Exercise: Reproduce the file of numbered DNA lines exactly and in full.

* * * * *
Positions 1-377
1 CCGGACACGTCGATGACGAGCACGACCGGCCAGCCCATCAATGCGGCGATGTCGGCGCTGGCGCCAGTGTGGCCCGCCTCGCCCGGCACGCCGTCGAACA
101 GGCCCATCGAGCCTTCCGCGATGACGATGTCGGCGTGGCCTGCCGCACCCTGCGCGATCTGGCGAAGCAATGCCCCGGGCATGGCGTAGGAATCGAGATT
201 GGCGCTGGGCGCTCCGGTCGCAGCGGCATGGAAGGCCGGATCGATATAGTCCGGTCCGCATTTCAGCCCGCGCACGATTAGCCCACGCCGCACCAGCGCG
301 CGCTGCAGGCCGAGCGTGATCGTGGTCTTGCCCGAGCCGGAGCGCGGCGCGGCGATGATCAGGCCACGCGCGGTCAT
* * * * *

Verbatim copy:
Positions 1-377
1 CCGGACACGTCGATGACGAGCACGACCGGCCAGCCCATCAATGCGGCGATGTCGGCGCTGGCGCCAGTGTGGCCCGCCTCGCCCGGCACGCCGTCGAACA
101 GGCCCATCGAGCCTTCCGCGATGACGATGTCGGCGTGGCCTGCCGCACCCTGCGCGATCTGGCGAAGCAATGCCCCGGGCATGGCGTAGGAATCGAGATT
201 GGCGCTGGGCGCTCCGGTCGCAGCGGCATGGAAGGCCGGATCGATATAGTCCGGTCCGCATTTCAGCCCGCGCACGATTAGCCCACGCCGCACCAGCGCG
301 CGCTGCAGGCCGAGCGTGATCGTGGTCTTGCCCGAGCCGGAGCGCGGCGCGGCGATGATCAGGCCACGCGCGGTCAT